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Pharmaceutical industry raises alarm over substitution of medicines at Jan Aushadhi Stores

The Indian Pharmaceutical Alliance has said any rule change to allow government drug stores to substitute drugs might lead to similar requests from other trade channel partners — implying other chemists’ outlets — which, it said, 'will not be in the interest of patients'

G.S. Mudur New Delhi Published 17.06.24, 05:30 AM
Representational image

Representational image File picture

A pharmaceutical industry body has warned that a proposal to allow select government drug stores to substitute medications with other products that contain the same substance, strength and dose would be “detrimental” to patients.

The Indian Pharmaceutical Alliance (IPA) — an association of 23 research-based drugmakers — has opposed the proposal to allow the substitution of medicines at the Jan Aushadhi Stores — a network of 10,600 outlets that provide inexpensive generic medicines.


A technical advisory panel to the Central Drugs Standard Control Organisation (CDSCO), India’s apex drug regulatory authority, had earlier this year recommended the constitution of a subcommittee for a “detailed deliberation” of its 2018 proposal to allow Jan Aushadhi stores to substitute drugs.

The IPA has said any rule change to allow Jan Aushadhi stores to substitute drugs might lead to similar requests from other trade channel partners — implying other chemists’ outlets — which, it said, “will not be in the interest of patients.”

Such changes could expose patients to poor quality drugs in the absence of proper drug regulatory oversight, the IPA said in a note sent to the Union health ministry. The IPA has also flagged the CDSCO’s own data indicating the presence of poor-quality drugs in the market.

Central and state drug inspectors routinely test samples of drugs to determine whether they meet quality standards. The IPA, citing the CDSCO data, said of the 7,500 samples tested over the past six months, 284 were found “not of standard quality”, 91 per cent from Category C companies.

Category C includes drugmakers with global manufacturing revenues below 500 crore and those registered as micro, small and medium enterprises. Industry executives say Category C companies are a major source of generic drugs in the country.

The IPA has also voiced concerns expressed earlier by the Indian Medical Association, the country’s largest association of doctors, that allowing drug substitution would shift the responsibility of what drug a patient gets from doctors to the drug store staff.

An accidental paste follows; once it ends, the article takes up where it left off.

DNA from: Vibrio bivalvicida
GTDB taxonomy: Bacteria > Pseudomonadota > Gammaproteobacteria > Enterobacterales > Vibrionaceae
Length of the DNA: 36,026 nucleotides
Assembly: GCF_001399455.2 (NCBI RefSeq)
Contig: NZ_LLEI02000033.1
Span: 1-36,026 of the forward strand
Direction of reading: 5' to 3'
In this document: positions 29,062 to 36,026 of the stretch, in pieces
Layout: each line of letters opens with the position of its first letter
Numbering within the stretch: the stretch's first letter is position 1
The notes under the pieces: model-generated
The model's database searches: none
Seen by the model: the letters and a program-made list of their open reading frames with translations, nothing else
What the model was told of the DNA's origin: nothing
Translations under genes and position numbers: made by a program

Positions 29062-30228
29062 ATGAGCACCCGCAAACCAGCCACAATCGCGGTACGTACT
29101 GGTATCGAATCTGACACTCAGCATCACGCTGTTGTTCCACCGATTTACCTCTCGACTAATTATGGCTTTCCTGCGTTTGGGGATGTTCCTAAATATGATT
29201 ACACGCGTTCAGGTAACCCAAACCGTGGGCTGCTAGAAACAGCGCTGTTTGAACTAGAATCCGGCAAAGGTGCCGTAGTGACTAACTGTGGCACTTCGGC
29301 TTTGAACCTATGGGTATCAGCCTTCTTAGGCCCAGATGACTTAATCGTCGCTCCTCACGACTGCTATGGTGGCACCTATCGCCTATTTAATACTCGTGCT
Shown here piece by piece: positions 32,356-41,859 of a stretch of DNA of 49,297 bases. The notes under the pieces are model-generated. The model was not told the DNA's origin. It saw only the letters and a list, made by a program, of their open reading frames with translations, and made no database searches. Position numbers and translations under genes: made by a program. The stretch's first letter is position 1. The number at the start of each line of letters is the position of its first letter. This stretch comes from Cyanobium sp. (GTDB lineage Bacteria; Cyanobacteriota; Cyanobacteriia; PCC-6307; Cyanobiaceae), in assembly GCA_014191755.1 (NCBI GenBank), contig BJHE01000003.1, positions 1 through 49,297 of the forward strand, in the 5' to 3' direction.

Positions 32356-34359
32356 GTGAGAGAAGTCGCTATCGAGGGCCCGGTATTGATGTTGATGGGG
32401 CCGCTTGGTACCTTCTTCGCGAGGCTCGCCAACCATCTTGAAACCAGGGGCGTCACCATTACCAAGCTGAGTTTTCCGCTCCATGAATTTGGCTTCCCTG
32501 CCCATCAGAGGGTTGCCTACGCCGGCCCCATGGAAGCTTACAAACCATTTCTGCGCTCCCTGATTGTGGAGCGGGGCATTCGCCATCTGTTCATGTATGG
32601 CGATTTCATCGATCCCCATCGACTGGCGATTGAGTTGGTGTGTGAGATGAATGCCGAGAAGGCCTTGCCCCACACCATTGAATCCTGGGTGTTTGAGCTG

The drug store operators “may dispense drugs with a higher profit margin, regardless of the drug’s quality”, which could result in patients receiving poor quality generic drugs, the IPA said.

The IPA has also referred to existing rules that allow a new manufacturer to produce drugs that have already been in the market for four years with only manufacturing approval from state regulators and without a licence from the CDSCO. “This gives room for many substandard products in the market,” the IPA has said.

A nationwide group of patients’ rights advocates, however, has asked the Union health ministry to proceed with the proposal to allow substitution of drugs in Jan Aushadhi stores, “provided” it also acts to reduce the proportion of poor quality medicines in India to “zero”.

The IPA’s note seeks to perpetuate the myth that medicines that fail quality tests are made only by small companies, the All India Drug Action Network (AIDAN), a group of physicians, public health experts, and patients’ rights activists, has said.

But AIDAN’s demand for allowing Jan Aushadhi stores to substitute medicines is nuanced, also emphasising the need to improve state drug regulatory processes to minimise the proportions of medicines that fail in quality tests.

The drug substitution “would be in the interest of patients, provided there is an equally emphatic demand from society at large and experts” that the functioning of state drug regulators should be “radically improved”, AIDAN said.

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